Wednesday, April 18, 2012

WTO and domestic policy space

Project Syndicate is extremely engaging with its range of eminent personalities and relevant topics. The topic of the choice of the World Bank President is a currently hotly debated topic. Jose Antonio Ocampo, one of the names doing the rounds for the job had a piece on what the World Bank should do. I found his analysis of the comparative role of markets and the state relevant:
"That experience has taught me that successful development is always the result of a judicious mix of market, state, and society. Trying to suppress markets leads to gross inefficiencies and loss of dynamism. Trying to do without the state leads to unstable and/or inequitable outcomes. And trying to ignore social actors that play an essential role at the national and local levels precludes the popular legitimacy that successful policy making requires.

Indeed, the specific mix of markets, state, and society should be the subject of national decisions adopted by representative authorities. This means that it is not the role of any international institution to impose a particular model of development on any country – a mistake that the World Bank made in the past, and that it has been working to correct. Because no “one-size-fits-all” strategy exists, the Bank must include among its staff the global diversity of approaches to development issues."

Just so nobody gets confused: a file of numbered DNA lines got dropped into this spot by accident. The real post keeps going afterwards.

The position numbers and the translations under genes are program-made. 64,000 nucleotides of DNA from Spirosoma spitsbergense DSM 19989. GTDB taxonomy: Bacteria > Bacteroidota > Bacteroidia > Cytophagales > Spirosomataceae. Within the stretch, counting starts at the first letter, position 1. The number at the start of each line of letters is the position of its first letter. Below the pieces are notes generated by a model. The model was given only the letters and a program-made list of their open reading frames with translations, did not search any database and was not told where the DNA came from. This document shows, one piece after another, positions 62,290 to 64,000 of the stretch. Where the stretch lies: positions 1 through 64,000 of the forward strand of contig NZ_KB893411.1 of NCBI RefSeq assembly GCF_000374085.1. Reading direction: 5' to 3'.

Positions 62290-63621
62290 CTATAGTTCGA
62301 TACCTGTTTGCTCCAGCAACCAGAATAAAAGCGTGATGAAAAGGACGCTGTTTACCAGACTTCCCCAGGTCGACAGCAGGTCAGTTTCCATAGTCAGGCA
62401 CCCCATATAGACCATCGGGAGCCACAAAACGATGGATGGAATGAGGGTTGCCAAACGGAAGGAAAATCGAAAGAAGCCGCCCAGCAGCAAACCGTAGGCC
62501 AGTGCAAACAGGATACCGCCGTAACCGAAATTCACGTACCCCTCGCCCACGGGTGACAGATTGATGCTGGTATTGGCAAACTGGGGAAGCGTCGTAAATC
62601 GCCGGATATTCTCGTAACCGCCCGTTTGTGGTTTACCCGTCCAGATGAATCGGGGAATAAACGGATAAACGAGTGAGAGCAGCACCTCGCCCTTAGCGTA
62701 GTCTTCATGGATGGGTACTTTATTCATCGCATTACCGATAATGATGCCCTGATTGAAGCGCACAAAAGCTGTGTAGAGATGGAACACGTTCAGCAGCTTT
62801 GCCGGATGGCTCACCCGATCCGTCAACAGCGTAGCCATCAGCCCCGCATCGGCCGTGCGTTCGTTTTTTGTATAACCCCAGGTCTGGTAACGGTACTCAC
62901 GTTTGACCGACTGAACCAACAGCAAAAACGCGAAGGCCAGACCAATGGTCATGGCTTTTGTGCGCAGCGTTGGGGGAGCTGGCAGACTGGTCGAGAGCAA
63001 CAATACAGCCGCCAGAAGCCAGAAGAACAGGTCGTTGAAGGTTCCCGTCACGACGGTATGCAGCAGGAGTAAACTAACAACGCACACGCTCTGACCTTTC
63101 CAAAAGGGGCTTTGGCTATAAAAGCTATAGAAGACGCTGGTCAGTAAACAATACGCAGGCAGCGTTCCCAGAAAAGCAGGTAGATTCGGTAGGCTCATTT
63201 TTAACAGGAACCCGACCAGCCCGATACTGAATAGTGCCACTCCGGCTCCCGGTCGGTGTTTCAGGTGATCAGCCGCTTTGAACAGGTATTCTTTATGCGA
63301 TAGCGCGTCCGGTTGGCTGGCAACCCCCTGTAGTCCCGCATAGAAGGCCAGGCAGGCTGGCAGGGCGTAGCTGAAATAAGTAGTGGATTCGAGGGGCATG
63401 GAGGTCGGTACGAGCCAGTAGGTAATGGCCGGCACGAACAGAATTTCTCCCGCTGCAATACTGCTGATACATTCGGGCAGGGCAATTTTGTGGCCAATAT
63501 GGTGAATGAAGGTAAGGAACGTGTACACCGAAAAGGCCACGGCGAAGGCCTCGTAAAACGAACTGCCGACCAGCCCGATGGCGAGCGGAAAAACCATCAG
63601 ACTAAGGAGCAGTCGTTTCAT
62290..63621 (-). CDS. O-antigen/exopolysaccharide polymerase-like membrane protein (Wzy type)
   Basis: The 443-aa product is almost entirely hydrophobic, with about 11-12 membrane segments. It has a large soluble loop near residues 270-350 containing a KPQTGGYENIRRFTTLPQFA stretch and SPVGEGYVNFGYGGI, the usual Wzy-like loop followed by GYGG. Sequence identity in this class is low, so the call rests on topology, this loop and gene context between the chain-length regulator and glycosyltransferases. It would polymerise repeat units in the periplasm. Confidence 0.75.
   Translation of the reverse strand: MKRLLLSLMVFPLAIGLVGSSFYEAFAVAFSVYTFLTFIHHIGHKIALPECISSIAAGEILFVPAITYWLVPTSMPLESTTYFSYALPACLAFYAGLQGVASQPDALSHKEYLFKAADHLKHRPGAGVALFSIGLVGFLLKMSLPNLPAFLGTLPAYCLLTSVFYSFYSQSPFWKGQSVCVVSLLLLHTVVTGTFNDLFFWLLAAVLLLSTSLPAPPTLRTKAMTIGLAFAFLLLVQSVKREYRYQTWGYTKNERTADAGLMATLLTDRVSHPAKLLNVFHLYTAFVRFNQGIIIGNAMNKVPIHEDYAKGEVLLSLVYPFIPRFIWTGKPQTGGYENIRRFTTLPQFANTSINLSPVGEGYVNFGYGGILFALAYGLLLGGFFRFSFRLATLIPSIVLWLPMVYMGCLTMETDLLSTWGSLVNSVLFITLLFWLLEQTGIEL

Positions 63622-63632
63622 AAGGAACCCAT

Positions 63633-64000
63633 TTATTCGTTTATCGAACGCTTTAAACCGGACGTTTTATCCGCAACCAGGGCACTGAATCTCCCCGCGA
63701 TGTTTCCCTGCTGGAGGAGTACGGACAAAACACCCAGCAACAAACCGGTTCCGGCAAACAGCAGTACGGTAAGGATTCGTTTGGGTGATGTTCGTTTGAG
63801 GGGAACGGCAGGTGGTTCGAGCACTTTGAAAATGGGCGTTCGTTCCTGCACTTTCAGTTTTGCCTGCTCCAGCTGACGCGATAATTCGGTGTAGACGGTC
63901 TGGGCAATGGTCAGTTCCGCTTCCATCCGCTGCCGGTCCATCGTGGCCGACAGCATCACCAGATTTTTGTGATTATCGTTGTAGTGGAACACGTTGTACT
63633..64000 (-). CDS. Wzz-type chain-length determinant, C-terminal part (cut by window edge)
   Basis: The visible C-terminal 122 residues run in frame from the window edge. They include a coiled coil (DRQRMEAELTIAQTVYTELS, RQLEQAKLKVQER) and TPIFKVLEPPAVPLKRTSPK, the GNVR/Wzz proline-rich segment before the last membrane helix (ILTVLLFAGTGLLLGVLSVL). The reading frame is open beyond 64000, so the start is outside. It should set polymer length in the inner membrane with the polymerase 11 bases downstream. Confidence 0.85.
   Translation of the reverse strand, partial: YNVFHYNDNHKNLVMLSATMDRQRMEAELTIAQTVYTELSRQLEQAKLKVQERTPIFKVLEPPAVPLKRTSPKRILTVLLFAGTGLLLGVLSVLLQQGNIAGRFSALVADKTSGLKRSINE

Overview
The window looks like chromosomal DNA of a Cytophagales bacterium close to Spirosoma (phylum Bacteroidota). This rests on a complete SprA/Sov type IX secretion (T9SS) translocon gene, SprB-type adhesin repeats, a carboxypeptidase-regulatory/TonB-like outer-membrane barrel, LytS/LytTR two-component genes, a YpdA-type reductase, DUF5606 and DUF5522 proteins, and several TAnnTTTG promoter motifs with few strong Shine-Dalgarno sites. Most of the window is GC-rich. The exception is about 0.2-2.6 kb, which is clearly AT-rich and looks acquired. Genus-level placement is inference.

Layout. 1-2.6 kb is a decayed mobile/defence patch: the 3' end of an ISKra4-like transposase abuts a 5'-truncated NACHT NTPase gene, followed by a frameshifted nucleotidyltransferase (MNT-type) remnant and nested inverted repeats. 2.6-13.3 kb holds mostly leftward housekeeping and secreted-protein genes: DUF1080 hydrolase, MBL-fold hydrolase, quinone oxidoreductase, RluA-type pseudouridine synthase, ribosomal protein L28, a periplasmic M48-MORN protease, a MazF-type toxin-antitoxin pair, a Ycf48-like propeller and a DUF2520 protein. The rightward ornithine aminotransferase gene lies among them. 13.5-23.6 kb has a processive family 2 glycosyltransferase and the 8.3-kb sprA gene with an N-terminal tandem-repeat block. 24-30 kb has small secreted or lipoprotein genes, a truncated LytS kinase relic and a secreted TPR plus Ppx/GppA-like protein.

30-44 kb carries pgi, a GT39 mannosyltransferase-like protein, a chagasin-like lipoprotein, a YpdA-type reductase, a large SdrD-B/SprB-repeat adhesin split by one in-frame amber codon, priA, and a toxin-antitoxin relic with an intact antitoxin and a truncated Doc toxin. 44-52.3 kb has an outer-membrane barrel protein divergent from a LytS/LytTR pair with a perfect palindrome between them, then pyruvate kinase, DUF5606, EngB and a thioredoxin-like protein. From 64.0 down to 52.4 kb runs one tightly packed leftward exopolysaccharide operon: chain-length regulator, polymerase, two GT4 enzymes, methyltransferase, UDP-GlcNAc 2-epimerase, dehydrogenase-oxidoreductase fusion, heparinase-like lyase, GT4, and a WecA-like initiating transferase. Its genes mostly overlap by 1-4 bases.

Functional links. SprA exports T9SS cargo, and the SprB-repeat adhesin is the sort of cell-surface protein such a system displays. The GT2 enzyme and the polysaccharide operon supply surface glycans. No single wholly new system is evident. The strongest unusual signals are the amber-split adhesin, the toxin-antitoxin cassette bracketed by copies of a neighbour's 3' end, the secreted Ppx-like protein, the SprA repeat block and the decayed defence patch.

I was trying to place the parallels with multilateral trading rules. Does this have lessons for the proponents of unbridled free trade and elimination of "protectionism"? Should all measures undertaken by countries pursuing domestic interests be viewed as "protectionist"? Does the WTO Agreements provide sufficient "domestic policy space" to pursue national interests as per the policy choice of representative governments? Is there a single truth that reduction of barriers as well as increased integration into the world economy is good for all countries or is there a need to think about a calibrated path to integration based on country specific needs? Does the WTO allow enough leeway for this country specific approach or is it a reversal of multilateralism? Is a country justified in taking "protectionist" measures when it feels that its interests are adversely affected with reduced barriers? Should multilateral trade rules allow for more flexibility to countries to engage with the outside world on their own terms. What are the dangers of this flexibility? Will it result in pre-GATT days of high tariffs and inward looking policies? Is there a middle path? Does the present multilateral rules permit taking this middle path?

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